Five Presbyterian churches have picked up hammers, made lunches or donated money to help build a Habitat for Humanity home for Kelly Cox and her 11-year-old son, Shane.
The Rev. Peter Thompson of Presbyterian Church of Seven Springs and the Rev. Gary Carson of First Presbyterian Church presented the idea to the West-Pasco Presbyterian Ministers to join together in the project.
From there, plans unfolded.
"This is something we can do hands-on that will show visual results and touch the lives of a family in a concrete way," the Rev. Thompson said.
Habitat for Humanity is a non-profit, ecumenical Christian housing ministry. Habitat invites people of all backgrounds, races and religions to build houses together in partnership with families in need. This works through volunteer labor and donations of money and materials for Habitat to build and rehabilitate simple, decent houses.
Volunteers from the area churches and the community are volunteering their time on the Cox home in Hudson from 8 a.m. to noon Mondays, Wednesdays and Saturdays. Construction began in May and the expected move-in date is November.
Bruce Blatz from Lakeside Presbyterian Church in Tarpon Springs is the construction manager on the home. Chuck Stewart attends Lakeside and is on the board of directors for West-Pasco Habitat for Humanity.
"We were all for it," said Stewart in reference to the joint effort of the community churches. "We generally don't have churches that come forward en masse," Stewart said.
Stewart said any denomination can help and that they need more churches participating.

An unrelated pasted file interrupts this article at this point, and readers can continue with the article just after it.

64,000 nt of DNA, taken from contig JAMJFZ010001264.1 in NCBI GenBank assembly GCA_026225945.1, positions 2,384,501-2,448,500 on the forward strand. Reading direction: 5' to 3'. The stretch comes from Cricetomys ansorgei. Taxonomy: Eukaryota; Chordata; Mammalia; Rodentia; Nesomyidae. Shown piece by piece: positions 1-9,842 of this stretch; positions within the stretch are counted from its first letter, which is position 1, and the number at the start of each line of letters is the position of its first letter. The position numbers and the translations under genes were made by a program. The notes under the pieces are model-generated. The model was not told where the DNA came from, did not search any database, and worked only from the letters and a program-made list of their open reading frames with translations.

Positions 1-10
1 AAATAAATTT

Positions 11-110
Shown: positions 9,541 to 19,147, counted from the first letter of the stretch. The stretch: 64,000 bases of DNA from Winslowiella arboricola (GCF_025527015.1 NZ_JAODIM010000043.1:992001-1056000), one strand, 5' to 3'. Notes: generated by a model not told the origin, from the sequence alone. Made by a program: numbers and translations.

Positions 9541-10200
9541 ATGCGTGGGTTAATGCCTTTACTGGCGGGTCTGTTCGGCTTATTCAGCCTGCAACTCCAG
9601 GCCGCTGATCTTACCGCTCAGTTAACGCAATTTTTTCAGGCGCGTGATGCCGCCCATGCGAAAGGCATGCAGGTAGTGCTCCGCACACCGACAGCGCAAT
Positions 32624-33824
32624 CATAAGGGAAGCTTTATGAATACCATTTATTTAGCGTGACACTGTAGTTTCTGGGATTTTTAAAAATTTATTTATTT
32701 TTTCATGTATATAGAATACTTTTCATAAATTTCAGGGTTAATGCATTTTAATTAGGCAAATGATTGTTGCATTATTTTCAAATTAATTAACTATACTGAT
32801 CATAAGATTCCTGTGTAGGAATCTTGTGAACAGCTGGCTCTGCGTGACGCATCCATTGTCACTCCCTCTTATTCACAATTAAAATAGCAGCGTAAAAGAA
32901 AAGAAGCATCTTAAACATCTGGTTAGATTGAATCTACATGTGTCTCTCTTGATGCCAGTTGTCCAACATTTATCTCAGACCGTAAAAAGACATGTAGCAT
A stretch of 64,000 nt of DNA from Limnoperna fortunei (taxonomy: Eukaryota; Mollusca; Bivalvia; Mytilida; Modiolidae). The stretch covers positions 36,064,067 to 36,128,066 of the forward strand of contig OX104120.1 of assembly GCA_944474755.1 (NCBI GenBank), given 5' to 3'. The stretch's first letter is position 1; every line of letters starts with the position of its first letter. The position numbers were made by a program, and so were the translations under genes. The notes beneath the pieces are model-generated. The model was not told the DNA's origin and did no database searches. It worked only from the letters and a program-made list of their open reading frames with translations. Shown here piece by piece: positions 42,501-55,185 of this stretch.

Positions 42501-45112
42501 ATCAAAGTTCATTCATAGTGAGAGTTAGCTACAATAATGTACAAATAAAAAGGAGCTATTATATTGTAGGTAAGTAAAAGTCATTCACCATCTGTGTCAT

Muriel Caron, chairwoman of St. Mark's Presbyterian mission committee, said her church was very active in giving a donation of $8,250 toward the project.
George Brandli represents the project committee for the First Presbyterian Church. Because the congregation is made up mostly of seniors, they were unable to do physical labor or give financially. Instead, the church supplies snacks a few times a month and a full-size lunch one Saturday a month for the volunteer crews doing construction on the home.
Carson said Westminster Church donated $2,000 toward the building of the Cox home and volunteered work hours. West-Pasco Habitat for Humanity has a 650-square-foot rehabilitated house that is used for the office, which happens to be on Westminster Church's property. The church allows Habitat to hold garage sales and fundraisers there and offers some use of the church's office equipment. Carson also works with the leaders of Habitat, helping them develop community contacts and ideas.
The Presbyterian Church of Seven Springs began its part in February when the children of the church were asked to write blessings and prayers on the 2-by-4 lumber boards and Thompson was able to put up one of the walls.
The church also tied into the theme by using a curriculum from Habitat at its vacation Bible school.
Children engaged in mock construction activities, games and crafts that required team effort. They learned how Habitat has helped many families and heard Bible stories that give examples of the same meaning. Each day they learned that there are different ways for people of all ages to help others.
The children baked cookies Friday that will be taken to workers today. Ann Sylvester, director of the vacation Bible school, said they will tour the Cox construction site and help by raking or picking up trash.
Shane Cox said this was the first time going to a vacation Bible school, and he learned about God. Shane said he was "really excited" about his new home and that he would tell his friends, "Habitat is a great place."
_ Angela Hood covers religion news in Pasco County. She can be reached in Dade City at (352) 521-5757, ext. 29, or toll-free at 1-800-333-7505, ext. 6108, then 29.